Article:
How islands shrink people

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Science  03 Aug 2018:
Vol. 361, Issue 6401, pp. 439
DOI: 10.1126/science.361.6401.439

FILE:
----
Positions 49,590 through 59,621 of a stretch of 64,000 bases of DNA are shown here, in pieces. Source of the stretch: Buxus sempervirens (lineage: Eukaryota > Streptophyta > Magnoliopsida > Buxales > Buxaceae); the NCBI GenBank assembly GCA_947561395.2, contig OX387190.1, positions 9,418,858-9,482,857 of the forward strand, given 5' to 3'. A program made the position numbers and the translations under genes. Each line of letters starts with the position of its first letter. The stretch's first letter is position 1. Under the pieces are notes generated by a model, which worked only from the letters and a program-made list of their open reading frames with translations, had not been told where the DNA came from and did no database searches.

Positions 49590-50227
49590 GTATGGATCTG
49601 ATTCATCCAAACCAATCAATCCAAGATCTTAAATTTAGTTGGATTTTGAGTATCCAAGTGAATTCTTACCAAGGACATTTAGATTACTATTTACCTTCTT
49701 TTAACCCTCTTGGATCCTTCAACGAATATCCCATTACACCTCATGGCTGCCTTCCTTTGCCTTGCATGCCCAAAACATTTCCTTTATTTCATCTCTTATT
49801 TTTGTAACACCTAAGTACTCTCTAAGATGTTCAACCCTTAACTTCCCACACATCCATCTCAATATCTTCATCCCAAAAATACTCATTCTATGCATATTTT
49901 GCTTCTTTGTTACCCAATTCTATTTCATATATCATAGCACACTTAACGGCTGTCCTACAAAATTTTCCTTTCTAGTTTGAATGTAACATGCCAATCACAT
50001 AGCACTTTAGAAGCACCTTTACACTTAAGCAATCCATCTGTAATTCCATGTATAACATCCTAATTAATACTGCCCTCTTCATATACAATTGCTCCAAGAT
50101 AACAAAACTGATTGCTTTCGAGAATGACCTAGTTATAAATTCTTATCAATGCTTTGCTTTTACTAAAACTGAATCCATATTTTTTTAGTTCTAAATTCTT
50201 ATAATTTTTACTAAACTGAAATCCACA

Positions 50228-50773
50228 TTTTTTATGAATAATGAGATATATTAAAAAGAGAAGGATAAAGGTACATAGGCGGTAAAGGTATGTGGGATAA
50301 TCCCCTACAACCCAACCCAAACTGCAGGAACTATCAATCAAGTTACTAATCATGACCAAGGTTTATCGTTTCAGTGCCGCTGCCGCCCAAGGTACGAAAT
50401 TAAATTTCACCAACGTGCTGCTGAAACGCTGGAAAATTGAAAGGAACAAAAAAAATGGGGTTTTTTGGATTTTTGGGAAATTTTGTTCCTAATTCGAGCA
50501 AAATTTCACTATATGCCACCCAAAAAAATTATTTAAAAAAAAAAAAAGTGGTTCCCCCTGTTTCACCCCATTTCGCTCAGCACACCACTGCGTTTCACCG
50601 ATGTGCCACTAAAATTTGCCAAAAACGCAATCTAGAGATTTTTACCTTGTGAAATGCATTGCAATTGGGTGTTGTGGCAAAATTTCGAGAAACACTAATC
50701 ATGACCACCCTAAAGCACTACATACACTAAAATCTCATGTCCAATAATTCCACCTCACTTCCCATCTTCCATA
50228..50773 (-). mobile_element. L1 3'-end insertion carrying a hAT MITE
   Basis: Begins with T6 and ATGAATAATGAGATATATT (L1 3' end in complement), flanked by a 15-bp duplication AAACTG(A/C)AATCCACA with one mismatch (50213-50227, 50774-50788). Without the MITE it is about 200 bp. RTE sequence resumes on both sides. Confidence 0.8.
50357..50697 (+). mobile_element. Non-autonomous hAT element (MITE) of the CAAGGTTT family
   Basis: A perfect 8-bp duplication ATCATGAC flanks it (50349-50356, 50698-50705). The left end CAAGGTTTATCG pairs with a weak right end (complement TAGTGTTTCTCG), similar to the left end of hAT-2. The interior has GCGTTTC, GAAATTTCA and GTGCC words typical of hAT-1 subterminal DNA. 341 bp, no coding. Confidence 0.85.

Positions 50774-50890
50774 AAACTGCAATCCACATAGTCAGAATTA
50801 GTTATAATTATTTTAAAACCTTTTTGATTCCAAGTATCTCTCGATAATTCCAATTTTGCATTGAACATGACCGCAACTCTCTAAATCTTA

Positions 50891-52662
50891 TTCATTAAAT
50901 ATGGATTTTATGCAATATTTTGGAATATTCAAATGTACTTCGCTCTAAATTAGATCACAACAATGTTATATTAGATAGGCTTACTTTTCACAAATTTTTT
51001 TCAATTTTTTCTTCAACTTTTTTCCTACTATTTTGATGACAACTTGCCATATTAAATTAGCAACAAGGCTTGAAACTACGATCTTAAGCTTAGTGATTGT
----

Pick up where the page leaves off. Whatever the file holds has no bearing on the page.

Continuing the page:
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Living on an island can have strange effects. On Flores in Indonesia, a meter-tall hominin called the hobbit hunted extinct elephants that weighed no more than a large hog and rats that grew as big as cats more than 60,000 years ago. Were these all examples of the so-called island effect, which holds that when food and predators are scarce, big animals shrink and little ones grow? Now, genetic evidence from modern pygmies on Flores confirms that humans, like other animals, are subject to so-called island dwarfing. On p. 511, an international team reports that Flores pygmies differ from their closest relatives on New Guinea and in East Asia in carrying more gene variants that promote short stature. However, they are not direct descendants of the hobbit, which probably independently evolved its short stature through the island effect.